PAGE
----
A Conversation with Claire Bevacqua

17 March 2013

In the first of a series of interviews with artists exhibiting at the RBSA Gallery, one of our Volunteer Gallery Assistants, Becky Peake-Sexton, interviews Claire Bevacqua, a London-based ceramicist exhibiting in Down our Street.

Could you tell me about your current work? Is this different from your past projects?

In 2011 my work transformed in to what you see today. There were some huge changes in my life and my work became more about playing, escaping and generally enjoying life.


What led you to make ceramics?

I had an amazing ceramics teacher at school. From the age of ten she encouraged me to experiment and I loved working with clay.

What's-happening-at-Grandpa

Where did you learn your skills?

I did my BA at Camberwell College of Art and then took on an apprenticeship with the well known British potter Kate Malone, she really helped me hone my skills. I then travelled through Italy and Sicily working with several artists and learning local techniques.


Your delicate sculptural ceramics are exquisite. Could you tell me more about the process involved in making each piece?

Each piece is lovingly handbuilt, no two are the same. I use several different techniques including slabbing, throwing, modelling and slip trailing. I collect figures and props that I then use to create playful narratives.

hanging-out-N8

Do you have a clear idea of what each piece will look like before you start, or do you find that the finished product is largely different to your first design?

I generally have the key concept thought out but as I work sometimes I drift off in to my creative world and surprises appear. I enjoy adding lots of little extra details.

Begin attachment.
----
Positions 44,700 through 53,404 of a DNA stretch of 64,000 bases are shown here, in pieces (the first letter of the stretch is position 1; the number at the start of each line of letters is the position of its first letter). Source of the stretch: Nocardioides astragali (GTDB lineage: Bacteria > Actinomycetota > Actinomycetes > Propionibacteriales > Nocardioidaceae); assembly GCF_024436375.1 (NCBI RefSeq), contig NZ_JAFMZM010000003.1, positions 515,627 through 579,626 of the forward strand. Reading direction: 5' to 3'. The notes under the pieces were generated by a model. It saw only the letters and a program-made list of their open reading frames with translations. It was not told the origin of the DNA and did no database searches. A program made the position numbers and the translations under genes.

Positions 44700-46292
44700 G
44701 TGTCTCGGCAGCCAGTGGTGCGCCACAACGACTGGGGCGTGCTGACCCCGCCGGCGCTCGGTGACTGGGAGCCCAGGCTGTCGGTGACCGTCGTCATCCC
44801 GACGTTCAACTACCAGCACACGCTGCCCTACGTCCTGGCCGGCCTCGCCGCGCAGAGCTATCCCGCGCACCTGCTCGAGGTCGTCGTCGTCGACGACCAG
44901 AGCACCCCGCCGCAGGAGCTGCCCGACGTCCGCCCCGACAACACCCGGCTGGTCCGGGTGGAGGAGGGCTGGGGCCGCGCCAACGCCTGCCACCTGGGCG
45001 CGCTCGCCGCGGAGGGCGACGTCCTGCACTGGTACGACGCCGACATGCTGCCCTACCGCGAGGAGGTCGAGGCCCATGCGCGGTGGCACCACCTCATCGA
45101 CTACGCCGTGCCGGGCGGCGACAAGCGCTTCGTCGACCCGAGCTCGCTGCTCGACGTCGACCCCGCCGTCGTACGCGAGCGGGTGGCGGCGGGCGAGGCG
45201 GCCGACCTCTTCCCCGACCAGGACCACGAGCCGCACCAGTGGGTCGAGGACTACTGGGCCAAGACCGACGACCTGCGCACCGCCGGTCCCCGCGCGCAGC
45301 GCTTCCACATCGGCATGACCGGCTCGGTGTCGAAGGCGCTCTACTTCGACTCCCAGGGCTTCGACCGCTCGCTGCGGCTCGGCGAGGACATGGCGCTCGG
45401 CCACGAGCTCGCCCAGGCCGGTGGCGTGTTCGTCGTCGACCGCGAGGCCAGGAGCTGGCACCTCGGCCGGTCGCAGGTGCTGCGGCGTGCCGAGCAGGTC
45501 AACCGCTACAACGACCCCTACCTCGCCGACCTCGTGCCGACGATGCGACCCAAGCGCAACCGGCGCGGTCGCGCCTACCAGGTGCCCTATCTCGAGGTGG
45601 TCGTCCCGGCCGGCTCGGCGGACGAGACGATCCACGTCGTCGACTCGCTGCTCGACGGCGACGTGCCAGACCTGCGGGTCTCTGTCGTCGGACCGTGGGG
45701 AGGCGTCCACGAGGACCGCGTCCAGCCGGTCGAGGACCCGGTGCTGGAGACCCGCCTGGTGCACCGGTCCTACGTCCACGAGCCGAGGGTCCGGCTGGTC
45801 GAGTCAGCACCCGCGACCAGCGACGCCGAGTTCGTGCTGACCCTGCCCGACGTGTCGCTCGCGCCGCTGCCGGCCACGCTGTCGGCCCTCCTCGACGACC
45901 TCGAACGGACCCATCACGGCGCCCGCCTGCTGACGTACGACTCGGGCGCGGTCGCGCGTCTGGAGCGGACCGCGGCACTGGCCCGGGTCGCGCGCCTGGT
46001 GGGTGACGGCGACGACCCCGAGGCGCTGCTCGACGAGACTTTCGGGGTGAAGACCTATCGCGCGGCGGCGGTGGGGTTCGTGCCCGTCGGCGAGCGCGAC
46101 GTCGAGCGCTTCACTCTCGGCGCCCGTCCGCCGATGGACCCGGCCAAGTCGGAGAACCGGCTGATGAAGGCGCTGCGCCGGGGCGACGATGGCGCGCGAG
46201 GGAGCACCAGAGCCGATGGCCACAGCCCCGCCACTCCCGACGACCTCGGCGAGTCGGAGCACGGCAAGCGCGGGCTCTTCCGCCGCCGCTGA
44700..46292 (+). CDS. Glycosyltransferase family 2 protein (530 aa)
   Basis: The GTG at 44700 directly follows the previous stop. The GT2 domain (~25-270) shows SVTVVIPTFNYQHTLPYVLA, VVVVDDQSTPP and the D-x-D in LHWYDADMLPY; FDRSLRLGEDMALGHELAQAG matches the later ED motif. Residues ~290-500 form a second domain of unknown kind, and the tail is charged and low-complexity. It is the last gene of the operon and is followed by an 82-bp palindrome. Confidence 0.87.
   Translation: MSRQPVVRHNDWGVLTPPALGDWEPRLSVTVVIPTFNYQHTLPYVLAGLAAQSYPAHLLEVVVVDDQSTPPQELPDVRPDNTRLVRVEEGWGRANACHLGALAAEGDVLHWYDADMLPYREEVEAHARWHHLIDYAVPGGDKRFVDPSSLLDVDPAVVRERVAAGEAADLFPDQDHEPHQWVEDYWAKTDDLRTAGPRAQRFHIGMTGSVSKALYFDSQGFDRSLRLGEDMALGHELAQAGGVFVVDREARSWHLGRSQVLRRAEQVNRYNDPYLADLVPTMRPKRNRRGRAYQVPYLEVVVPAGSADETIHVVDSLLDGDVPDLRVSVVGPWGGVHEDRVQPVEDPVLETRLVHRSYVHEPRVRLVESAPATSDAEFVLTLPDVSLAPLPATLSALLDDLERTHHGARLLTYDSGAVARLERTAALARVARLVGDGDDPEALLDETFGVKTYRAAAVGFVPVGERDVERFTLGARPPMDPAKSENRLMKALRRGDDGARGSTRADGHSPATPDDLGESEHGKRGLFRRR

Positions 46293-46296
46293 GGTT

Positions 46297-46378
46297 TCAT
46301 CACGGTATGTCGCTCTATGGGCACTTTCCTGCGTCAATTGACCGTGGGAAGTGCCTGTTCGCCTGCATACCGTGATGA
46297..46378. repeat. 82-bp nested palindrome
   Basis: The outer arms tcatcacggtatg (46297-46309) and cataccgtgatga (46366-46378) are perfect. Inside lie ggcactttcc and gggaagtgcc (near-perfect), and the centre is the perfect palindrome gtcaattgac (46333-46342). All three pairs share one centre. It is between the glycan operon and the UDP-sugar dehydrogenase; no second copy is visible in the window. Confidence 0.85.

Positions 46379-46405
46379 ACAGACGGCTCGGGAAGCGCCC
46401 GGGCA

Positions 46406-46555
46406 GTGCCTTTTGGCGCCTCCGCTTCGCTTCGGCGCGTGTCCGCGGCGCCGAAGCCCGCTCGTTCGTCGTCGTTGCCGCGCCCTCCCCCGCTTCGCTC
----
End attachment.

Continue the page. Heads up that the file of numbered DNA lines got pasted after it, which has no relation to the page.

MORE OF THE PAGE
What or who are your biggest influences?

The list is endless! I think it is mainly being observant and open. I notice all the little things in day to day life. Even the apparently mundane can make me smile.

Fish-and-chips

Are there particular themes that run through your work?

All my work seems to be fairly playful but generally they include a safe comforting place where my characters can relax and viewers can escape.


How did you decide to become an artist?

I knew from a very early age. It was all I ever wanted to do. I didn't so much decide as just follow a path.


What was the best advice given to you as an artist?

Just be yourself and keep at it.


Where is your ideal space to work? Do you enjoy working alone or with other artists?

I work from my studio at the end of my garden which is perfect for me. I found that when I shared a studio I just ended up nattering and drinking coffee, so I get much more done on my own. With fewer distractions I can lose myself completely in another world!


What can we expect to see from you in the future?

I'd really like to collaborate with other artists on some larger scale public art pieces, I think that could be fun. In the meantime I will keep creating snapshots of my little worlds.

running-man